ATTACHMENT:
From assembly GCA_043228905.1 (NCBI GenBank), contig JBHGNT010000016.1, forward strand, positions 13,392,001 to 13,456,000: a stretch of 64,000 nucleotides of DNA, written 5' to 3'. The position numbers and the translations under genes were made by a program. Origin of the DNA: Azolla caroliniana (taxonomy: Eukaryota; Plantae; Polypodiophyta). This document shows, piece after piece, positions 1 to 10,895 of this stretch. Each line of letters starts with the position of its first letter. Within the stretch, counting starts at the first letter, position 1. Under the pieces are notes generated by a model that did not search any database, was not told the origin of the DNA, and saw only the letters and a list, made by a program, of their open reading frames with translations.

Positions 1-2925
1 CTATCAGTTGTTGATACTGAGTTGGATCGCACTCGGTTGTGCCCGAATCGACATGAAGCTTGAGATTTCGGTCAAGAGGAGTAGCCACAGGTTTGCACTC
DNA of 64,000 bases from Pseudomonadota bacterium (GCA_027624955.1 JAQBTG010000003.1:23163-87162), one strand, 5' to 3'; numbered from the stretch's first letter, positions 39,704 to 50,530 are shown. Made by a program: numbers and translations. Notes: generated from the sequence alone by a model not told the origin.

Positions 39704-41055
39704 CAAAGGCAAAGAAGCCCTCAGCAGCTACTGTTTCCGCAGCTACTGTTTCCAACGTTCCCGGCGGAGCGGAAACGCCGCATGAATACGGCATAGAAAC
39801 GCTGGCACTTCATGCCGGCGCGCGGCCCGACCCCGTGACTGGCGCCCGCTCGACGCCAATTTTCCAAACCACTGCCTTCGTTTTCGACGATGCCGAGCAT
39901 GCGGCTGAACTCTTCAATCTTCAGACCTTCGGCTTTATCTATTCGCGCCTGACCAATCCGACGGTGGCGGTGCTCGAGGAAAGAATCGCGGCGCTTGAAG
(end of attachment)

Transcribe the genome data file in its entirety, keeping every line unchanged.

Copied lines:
From assembly GCA_043228905.1 (NCBI GenBank), contig JBHGNT010000016.1, forward strand, positions 13,392,001 to 13,456,000: a stretch of 64,000 nucleotides of DNA, written 5' to 3'. The position numbers and the translations under genes were made by a program. Origin of the DNA: Azolla caroliniana (taxonomy: Eukaryota; Plantae; Polypodiophyta). This document shows, piece after piece, positions 1 to 10,895 of this stretch. Each line of letters starts with the position of its first letter. Within the stretch, counting starts at the first letter, position 1. Under the pieces are notes generated by a model that did not search any database, was not told the origin of the DNA, and saw only the letters and a list, made by a program, of their open reading frames with translations.

Positions 1-2925
1 CTATCAGTTGTTGATACTGAGTTGGATCGCACTCGGTTGTGCCCGAATCGACATGAAGCTTGAGATTTCGGTCAAGAGGAGTAGCCACAGGTTTGCACTC
DNA of 64,000 bases from Pseudomonadota bacterium (GCA_027624955.1 JAQBTG010000003.1:23163-87162), one strand, 5' to 3'; numbered from the stretch's first letter, positions 39,704 to 50,530 are shown. Made by a program: numbers and translations. Notes: generated from the sequence alone by a model not told the origin.

Positions 39704-41055
39704 CAAAGGCAAAGAAGCCCTCAGCAGCTACTGTTTCCGCAGCTACTGTTTCCAACGTTCCCGGCGGAGCGGAAACGCCGCATGAATACGGCATAGAAAC
39801 GCTGGCACTTCATGCCGGCGCGCGGCCCGACCCCGTGACTGGCGCCCGCTCGACGCCAATTTTCCAAACCACTGCCTTCGTTTTCGACGATGCCGAGCAT
39901 GCGGCTGAACTCTTCAATCTTCAGACCTTCGGCTTTATCTATTCGCGCCTGACCAATCCGACGGTGGCGGTGCTCGAGGAAAGAATCGCGGCGCTTGAAG